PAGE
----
Presenter: Erin Linn

In 2013, China formally announced the Belt and Road Initiative (BRI), a multinational global development, infrastructure, and investment initiative involving more than 70 countries. As part of its multi-pronged strategy, China is using a number of mechanisms to realise the goals of BRI: infrastructure development, economic and business investments, diplomacy, political negotiations, culture, and cultural heritage. To gain public support for the initiative China is promoting “people-to people bonds”, one of five strategic “cooperation priorities” of the Belt and Road Initiative (NDRC, 2015). Cultural heritage is identified as a key tool by which to foster “people-to-people bonds”. To date, research has primarily focused on the political, economic, and policy implications of BRI in an attempt to understand the motivating factors behind this grand strategy. Few scholars have considered the cultural implications of BRI and how China’s explicit use of cultural heritage may impact the people living in areas most affected by Belt and Road projects. Belt and Road Initiative represents a complex web of institutions, networks of connectivity, and identities spanning vast geographic distances. Through public discourse the BRI is being framed as a revitalization of the ancient Silk Roads. China is both creating and promoting a notion of shared heritage using imagery, history, and heritage of the ancient Silk Roads. This notion of shared heritage is framed around conceptualisations of inter/intra-regional heritage rooted in ideas of an ancient trade network based on peaceful and prosperous cross-cultural exchange between nations. In creating this conception of shared heritage, the heritage of nation states, and ethnic and religious groups are circumvented, the significance of national borders lessens, and new identities are forged. This PhD seeks to understand if notions of shared heritage exist in the context of the lived experiences of communities in countries impacted by BRI, outside of official discourse. The research contributes to the emerging field of shared heritage by developing a conceptual framework of shared heritage drawing on theories of cosmopolitanism. Using this framework China’s use of trans-regional heritage is interrogated to identify how notions of shared heritage are being created and promoted. Oriented by a qualitative methodology and place-based studies, the thesis explores if and how these ideas are manifesting within institutions, policies, and local communities in Central Asia. Fieldwork in Kazakhstan, Kyrgyzstan, and Uzbekistan will be conducted to investigate how these complex ideas of shared heritage are being received, understood, and/or affecting individuals impacted by BRI.

Bio: Erin is a PhD candidate at UWA researching China’s use of cultural heritage within the context of the Belt Road Initiative. Her work explores the emerging concept of shared heritage and how China is creating and operationalizing notions of a shared heritage of the ancient Silk Roads as a key strategy of the BRI. She is interested in understanding how these complex ideas of shared heritage are being received, understood, and/or affecting the lived experiences of individuals and communities impacted by BRI. Erin’s research is informed by 15 years of work in cultural heritage and archaeology in Southeast Asia, Jordan, Israel, Italy, Australia, the US, and the United Kingdom. She holds an MA in Archaeology from the University College London and an MA in Cultural Heritage from Deakin University and is the founder and director of the non-profit organization, Integrated Heritage Project.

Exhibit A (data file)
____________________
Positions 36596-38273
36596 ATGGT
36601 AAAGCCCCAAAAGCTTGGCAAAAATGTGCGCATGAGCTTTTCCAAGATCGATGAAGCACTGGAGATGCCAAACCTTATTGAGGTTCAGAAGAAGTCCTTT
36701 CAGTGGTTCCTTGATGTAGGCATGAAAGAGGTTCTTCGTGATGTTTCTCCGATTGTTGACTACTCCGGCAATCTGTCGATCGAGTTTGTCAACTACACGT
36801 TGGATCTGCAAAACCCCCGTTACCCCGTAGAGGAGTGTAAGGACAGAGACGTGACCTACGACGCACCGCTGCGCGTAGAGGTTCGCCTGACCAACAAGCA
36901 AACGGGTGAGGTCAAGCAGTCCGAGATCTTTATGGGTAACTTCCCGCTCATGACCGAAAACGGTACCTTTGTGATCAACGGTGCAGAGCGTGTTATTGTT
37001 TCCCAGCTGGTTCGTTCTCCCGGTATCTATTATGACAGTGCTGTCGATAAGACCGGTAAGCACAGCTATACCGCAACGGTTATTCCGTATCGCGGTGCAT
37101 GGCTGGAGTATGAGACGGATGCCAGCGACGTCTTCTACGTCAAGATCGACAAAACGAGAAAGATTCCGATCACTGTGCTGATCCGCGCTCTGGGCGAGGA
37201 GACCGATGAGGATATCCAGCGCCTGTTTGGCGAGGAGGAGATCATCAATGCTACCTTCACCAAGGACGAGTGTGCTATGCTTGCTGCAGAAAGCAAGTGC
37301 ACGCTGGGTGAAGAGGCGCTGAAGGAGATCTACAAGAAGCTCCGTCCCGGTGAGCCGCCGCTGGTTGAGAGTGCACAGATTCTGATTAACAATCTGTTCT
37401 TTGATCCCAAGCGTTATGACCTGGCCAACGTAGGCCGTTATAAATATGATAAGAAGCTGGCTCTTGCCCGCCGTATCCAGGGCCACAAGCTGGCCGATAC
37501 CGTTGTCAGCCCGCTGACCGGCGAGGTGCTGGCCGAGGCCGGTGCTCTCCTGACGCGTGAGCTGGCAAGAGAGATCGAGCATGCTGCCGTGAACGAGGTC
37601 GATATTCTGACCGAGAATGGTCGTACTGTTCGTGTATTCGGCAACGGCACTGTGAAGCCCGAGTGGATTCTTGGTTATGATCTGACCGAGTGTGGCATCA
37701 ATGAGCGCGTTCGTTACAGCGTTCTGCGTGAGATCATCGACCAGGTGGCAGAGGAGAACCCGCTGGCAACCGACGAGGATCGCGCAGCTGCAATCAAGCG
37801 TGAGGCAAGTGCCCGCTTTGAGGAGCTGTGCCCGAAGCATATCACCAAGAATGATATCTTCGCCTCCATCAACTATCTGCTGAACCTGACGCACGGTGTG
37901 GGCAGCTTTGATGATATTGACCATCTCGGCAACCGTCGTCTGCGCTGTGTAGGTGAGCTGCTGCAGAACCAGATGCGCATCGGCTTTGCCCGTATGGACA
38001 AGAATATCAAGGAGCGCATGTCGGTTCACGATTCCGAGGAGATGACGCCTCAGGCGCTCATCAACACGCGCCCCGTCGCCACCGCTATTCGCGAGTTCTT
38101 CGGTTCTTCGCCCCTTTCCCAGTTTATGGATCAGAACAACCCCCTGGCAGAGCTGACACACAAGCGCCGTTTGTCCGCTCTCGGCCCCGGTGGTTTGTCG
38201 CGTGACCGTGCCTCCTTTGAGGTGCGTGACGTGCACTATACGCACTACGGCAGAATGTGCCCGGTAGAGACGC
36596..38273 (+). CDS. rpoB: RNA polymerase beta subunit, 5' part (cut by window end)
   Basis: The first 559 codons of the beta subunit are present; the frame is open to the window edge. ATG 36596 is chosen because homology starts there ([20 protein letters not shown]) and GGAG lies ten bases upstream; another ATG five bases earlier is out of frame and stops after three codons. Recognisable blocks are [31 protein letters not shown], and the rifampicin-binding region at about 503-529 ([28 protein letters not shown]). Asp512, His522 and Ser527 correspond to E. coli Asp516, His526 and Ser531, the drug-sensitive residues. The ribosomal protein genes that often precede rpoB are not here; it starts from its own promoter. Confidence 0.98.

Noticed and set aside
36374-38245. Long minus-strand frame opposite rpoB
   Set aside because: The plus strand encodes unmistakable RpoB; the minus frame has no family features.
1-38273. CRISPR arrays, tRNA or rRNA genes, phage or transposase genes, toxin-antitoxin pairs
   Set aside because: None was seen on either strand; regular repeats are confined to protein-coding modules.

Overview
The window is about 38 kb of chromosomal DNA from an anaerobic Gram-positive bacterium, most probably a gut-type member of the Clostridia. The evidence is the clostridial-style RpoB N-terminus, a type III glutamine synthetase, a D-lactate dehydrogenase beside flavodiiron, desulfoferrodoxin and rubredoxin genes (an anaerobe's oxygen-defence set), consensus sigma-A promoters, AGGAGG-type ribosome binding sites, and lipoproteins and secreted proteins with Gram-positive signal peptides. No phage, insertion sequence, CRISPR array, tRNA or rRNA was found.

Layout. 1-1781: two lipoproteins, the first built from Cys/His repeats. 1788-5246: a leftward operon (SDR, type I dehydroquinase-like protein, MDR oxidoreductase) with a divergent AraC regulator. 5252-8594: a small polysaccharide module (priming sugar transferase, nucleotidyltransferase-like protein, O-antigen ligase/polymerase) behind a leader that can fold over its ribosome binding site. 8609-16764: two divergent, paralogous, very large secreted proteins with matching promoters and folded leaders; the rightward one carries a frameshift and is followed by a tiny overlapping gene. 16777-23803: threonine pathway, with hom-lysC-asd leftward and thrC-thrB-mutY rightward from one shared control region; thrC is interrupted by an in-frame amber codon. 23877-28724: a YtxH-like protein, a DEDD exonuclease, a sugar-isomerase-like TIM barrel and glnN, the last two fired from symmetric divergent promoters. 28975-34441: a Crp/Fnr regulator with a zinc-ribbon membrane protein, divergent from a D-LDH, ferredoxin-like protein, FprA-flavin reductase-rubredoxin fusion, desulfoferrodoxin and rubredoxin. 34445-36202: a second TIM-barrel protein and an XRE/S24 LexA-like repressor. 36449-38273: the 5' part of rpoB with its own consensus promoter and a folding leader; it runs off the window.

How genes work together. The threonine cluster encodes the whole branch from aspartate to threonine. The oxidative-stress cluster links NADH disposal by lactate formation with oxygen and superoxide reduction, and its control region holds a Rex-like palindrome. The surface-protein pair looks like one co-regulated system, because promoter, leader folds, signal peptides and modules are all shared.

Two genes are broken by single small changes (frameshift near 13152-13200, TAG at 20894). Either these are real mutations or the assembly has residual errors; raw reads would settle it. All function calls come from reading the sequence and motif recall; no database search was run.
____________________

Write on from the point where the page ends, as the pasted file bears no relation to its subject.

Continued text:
Title: Spark-ling New Social Relations. Social Network Analysis and Design-Based Research in practice

Presenter: Lukasz Krzyzowski

Technological innovation in health care can have a positive impact on seniors’ independence at home, enhance their wellbeing, and maintain social networks. While in many cases end-users’ perspectives are included in the process of technology development, this presentation provides a case study for a relation-centred approach combined with the Living Lab model. The Spark Living Lab was a creative environment where project partners and end-users were actively involved in co-designing, prototyping, and testing a mobile application through participation in social network research, a series of design thinking workshops, usability tests, and use of the app ‘in practice’ in the community, enabling the project’s outcomes to be measured and scaled up.

Bio: Dr Lukasz Krzyzowski is Manager of the UWA Social Care and Social Ageing Living Lab (UWA School of Social Sciences) and Assistant Professor at AGH University of Science and Technology in Krakow. Lukasz is a certified project evaluator, Design Thinking facilitator, user-centred service and product designer with aged care, and community engagement expertise. Lukasz previously worked on European Commission funded projects including “ICT for Ageing Well”, and recently on “Smartcare: Social Rechnology, Aged Care, and Transnational Connections”. Lukasz currently collaborates with Befriend Inc. to co-design digital services for people with disability in WA.

19:30 - PERFORMANCE - UWA Music presents: Enrich | Show Choir and Jazz Spectacular More Information
The vision of the UWA Conservatorium of Music is to enrich all lives with music. Through UWA's broadening units, all undergraduate students have the opportunity to engage in practical music-making as part of their degree.

Enrich! brings together these students in vibrant and dynamic performances. Come and hear the wealth of musical talent on campus.

Join us for an evening of variety and fun, with performances by the Ukulele Ensemble, Show Choir and Flute Choir.
Saturday 26